I have linked to Break of Day in the Trenches: a work of bright bloggy glory from English academic Esther MacCallum-Stewart at the University of Sussex.
It has as much and more than one needs for a very good understanding of the Great War: I will be linking to specific sections from it, with comment, over the term (crediting the original in each instance.)
I note happily, for instance, that in a press release on her scholarship, Dr. MacCallum-Stewart supports our incorporation of Blackadder Goes Forth as a very valuable and accurate evocation of the First World War soldiery:

Rowan Atkinson's Blackadder offers a more accurate social view of the soldier's experience of Wrld War One than poets such as Wilfred Owen, according to new research.

On Reserve

Niall Ferguson's The Pity of War is on course reserve: chapter eight, "The Death Instinct: Why Men Fight" is very well worth reading. The title comes from this:

This book is not about heroes. English Poetry is not yet fit to speak of them. Nor is it about deeds, or lands, nor anything about glory, honour, might,majesty, dominion, or power, except war. Above all I am not concerned with Poetry. My subject is War, and the pity of War. The Poetry is in the pity. Yet these elegies are to this generation in no sense consolatory. They maybe to the next. All a poet can do today is warn. That is why true Poets must be truthful.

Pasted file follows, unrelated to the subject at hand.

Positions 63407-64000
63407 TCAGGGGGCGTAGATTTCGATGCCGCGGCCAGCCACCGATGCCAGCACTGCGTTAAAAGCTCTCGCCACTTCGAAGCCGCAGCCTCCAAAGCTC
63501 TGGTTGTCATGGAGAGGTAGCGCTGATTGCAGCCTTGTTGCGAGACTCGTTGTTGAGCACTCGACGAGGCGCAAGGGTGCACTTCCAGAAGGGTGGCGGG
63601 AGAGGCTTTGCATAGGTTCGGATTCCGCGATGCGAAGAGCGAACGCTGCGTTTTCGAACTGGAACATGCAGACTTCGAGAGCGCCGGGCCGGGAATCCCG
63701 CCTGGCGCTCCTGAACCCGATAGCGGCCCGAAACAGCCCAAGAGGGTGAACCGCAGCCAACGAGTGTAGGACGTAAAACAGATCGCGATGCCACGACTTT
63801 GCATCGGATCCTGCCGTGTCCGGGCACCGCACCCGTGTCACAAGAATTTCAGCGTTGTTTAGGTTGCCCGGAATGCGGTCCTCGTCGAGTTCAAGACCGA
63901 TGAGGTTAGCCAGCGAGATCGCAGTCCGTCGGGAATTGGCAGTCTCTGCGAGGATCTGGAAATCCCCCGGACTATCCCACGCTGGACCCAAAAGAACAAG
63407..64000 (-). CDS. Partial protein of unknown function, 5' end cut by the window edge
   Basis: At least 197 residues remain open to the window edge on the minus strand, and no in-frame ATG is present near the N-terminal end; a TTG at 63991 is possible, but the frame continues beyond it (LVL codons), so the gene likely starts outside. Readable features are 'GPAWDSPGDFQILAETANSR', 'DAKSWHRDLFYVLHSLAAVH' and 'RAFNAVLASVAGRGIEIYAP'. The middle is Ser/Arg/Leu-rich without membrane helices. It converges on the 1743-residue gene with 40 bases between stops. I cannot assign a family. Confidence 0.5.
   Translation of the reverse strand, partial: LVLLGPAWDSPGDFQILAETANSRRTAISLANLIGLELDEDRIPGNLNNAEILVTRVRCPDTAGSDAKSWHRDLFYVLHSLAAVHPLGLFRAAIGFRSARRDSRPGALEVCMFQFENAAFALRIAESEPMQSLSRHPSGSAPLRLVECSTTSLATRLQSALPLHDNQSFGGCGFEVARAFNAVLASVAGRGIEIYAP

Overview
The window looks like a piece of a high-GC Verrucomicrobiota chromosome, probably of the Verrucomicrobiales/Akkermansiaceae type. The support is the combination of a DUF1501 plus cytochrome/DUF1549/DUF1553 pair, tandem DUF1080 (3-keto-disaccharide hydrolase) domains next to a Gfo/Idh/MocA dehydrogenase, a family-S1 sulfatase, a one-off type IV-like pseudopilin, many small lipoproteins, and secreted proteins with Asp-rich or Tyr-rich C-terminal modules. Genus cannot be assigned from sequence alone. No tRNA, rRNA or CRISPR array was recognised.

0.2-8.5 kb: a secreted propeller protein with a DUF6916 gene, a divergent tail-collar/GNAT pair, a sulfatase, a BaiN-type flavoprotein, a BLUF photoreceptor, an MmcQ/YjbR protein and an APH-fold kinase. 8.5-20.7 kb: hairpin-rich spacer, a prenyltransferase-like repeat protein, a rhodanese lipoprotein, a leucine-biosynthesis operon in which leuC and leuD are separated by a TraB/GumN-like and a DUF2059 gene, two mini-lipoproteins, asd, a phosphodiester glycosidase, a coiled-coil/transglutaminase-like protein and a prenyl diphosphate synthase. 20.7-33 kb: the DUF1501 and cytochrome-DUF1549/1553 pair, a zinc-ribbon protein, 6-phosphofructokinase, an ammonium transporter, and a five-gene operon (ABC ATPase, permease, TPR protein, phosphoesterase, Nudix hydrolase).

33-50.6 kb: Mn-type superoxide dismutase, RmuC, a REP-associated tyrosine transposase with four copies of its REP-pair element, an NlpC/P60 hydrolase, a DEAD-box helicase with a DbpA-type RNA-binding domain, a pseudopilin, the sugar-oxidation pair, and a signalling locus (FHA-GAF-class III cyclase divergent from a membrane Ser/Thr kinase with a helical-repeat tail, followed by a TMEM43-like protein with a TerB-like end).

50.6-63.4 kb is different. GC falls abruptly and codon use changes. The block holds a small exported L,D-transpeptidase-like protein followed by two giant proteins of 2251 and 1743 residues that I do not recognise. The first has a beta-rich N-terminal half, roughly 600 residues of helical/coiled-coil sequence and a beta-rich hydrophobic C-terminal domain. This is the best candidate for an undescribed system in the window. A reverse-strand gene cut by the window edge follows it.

~Wilfred Owen, from a preface to a planned book of his poetry.

Friday, September 30, 2005

Individual Presentation: Time Limit Relaxed

In interests of extending one person's request fairly to all, the time limit on the individual presentation assignment is now five minutes minimum and ten minutes maximum.
There will be no effect on grading for your preference of length beyond the five minute minimum.

Edwardian Age

As I said passingly in the last lecture, the Edwardian era enjoyed a nostalgia moment in the seventies. The word "dude, originally popularised in the Edwardian age (etymology
here) attained its present-day popularity in the seventies.
See also In Search of Blandings on course reserve.

Wednesday, September 28, 2005

Group Project: Assignment Details

The Group project is designed to be straightforward, enjoyable, and beneficial. Each group will create and maintain a Web Log about one of the course primary texts.

A short tutorial on setting up a blog will be given in the Library on Monday October 3rd. At this time you will be assigned to a Group.

The manner of approach to, and treatment of, your text is entirely for you to decide. This assignment offers you the opportunity to enhance, challenge or re-invent the specific focus of both the lectures and your seminar discussions.